All those in the procession were required to carry lit torches, either in the form of oil lamps or oil-soaked rags that were wrapped around sticks. This signified that they were part of the procession and could be admitted to the wedding feast. Anyone else was considered a party crasher.
The ensuing feast was not just a one-day celebration, but could last up to a week.
St. Columban was born in Ireland around the year 540. He entered a monastery in Bangor and taught there for 30 years.
About the year 590, he and 12 others were sent to Gaul — modern-day France — as missionaries. Columban set up three monasteries in Burgundy and was named abbot at Luxeuil.
He was expelled from Burgundy for preaching against immorality at court and clergy who were too lax. He then preached in Switzerland, and later decided to leave when it became dangerous.
Afterward, he went to Italy and founded a monastery that became a great center of learning.
We honor him on Nov. 23.
Below are the names and descriptions of some of Jesus’ parables. On the line next to each name, write the number of the correct description. Hints have been provided. For more hints, ask an adult to help you research the answers online.
1. If you want forgiveness, you must forgive others.
2. Those who hear and understand the word will bear much fruit.
3. The kingdom starts out small but expands greatly.
4. The gift of salvation is offered to all, but not all will accept it.
5. There is much rejoicing over a repentant sinner.
___ the sower (Matthew 13:18-23)
___ the mustard seed (Matthew 13:31-32)
___ the lost sheep (Matthew 18:10-14)
___ the unforgiving servant (Matthew 18:21-35)
___ the wedding feast (Matthew 22:1-14)
Answers: the sower (2); the mustard seed (3); the lost sheep (5); the unforgiving servant (1); the wedding feast (4)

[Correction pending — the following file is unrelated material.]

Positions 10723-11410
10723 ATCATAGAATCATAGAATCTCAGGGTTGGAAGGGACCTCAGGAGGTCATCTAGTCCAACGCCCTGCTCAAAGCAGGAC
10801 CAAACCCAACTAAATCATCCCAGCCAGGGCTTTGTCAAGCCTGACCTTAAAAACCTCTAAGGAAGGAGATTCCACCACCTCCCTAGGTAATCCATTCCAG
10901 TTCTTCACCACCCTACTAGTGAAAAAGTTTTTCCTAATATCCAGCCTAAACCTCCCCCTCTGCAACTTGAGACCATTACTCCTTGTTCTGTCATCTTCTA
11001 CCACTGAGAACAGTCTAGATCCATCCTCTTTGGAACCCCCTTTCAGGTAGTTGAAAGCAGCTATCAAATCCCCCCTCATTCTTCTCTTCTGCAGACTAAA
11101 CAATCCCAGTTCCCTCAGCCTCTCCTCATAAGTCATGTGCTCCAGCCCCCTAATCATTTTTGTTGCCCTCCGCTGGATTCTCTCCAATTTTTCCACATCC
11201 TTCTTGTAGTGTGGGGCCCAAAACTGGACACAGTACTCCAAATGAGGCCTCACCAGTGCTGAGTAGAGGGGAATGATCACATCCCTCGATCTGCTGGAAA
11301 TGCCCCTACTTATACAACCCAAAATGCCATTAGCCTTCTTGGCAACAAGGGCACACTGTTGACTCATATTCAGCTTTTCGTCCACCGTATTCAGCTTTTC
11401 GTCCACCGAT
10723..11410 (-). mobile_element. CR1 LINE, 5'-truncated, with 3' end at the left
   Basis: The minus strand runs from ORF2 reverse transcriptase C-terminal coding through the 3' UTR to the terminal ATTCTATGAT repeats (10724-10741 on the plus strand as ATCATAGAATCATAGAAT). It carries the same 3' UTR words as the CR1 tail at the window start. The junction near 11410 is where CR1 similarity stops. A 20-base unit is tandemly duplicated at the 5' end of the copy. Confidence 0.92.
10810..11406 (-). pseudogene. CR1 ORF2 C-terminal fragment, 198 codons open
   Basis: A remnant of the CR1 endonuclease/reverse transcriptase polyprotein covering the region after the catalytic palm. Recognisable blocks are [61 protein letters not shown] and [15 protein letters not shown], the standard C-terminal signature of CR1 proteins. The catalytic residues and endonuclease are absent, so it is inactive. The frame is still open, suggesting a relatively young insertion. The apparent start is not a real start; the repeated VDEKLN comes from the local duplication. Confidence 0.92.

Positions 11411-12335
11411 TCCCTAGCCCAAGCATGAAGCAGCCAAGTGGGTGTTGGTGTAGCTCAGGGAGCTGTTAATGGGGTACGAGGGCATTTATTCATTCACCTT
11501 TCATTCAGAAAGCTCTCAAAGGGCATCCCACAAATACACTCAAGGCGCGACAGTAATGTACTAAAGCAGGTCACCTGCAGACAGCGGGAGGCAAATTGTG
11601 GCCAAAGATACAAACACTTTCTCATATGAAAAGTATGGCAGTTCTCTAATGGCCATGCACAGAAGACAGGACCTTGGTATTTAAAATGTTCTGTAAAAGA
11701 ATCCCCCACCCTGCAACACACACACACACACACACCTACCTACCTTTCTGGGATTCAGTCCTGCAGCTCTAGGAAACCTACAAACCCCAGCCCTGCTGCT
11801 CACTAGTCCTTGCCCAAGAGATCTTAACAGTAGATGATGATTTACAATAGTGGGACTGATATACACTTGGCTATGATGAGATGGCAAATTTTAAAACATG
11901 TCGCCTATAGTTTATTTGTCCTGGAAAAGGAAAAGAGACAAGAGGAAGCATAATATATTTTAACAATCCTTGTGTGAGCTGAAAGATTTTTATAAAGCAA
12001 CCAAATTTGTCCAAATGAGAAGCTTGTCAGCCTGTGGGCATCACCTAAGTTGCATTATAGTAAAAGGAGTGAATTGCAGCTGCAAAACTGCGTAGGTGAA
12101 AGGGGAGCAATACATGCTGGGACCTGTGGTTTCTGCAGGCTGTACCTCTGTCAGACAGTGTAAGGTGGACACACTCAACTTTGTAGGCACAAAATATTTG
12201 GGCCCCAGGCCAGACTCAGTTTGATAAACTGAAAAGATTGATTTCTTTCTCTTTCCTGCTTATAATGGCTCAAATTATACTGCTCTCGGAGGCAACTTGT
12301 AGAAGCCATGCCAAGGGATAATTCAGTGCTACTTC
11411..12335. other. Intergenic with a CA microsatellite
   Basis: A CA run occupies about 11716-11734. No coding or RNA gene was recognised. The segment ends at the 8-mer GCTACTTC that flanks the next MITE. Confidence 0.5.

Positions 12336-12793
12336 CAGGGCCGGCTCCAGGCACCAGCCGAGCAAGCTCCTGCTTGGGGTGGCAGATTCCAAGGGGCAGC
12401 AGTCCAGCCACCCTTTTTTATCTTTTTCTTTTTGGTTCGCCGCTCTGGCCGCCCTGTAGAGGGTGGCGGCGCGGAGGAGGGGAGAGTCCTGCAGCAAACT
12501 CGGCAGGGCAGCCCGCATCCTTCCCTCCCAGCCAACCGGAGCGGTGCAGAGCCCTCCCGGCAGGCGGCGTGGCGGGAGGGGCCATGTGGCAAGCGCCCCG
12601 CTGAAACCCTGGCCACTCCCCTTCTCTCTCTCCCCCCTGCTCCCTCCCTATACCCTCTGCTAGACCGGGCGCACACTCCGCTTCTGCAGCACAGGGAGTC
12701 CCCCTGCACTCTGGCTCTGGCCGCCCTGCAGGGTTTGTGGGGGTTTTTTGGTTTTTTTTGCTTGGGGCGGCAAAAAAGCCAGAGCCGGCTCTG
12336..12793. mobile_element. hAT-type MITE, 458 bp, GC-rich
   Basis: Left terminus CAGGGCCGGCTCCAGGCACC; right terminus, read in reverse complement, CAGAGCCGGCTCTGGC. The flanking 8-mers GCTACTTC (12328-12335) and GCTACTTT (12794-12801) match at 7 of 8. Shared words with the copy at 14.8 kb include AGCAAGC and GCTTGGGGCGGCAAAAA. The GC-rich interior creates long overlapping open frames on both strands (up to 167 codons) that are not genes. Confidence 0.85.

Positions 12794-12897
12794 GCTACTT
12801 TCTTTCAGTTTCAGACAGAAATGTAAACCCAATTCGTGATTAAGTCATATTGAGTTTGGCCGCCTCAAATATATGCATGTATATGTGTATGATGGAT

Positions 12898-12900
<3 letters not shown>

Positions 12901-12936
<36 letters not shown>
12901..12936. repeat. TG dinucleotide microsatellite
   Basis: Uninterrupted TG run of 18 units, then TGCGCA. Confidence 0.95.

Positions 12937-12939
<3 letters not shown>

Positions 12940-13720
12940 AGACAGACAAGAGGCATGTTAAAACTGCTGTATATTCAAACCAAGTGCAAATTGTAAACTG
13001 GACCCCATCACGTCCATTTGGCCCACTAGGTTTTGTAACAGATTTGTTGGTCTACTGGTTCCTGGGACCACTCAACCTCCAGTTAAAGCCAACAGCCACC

Kids, enter our essay contest for a chance to win a $25 gift card!
The essay question for November 2017 is: How are you preparing for the unknown day and hour of Jesus’ return?
Send your essay — including name, home address, telephone number, school and grade — to Catholic Courier, PO Box 24379, Rochester, NY 14624.
All entries of 100 words or less must be received by the Catholic Courier no later than 4:30 p.m. on Nov. 15, 2017, to be considered for this contest. The winner, whose essay will be published in an upcoming print and online edition of Kids’ Chronicle, will be notified by phone.
1. Essay content must be original and written by the entrant.
2. Essays cannot exceed 100 words in length.
3. Entrants must be no more than 14 years of age as of the last day of this contest.
4. Only one essay per entrant will be accepted during any given contest period.
5. Winners will be selected at the sole discretion of the Catholic Courier, and all decisions are final.
6. By submitting an essay, the entrant agrees to allow his or her name, grade level, school name and essay submission to be published online and/or in print at the discretion of the Catholic Courier.
7. Submitted essays that do not adhere to these rules, entries that do not include all required information or entries that are deemed inappropriate by the Catholic Courier will be disqualified.
8. At the discretion of the Catholic Courier, this contest may be modified or cancelled without notice at any time. 9. All entries become the property of the Catholic Courier.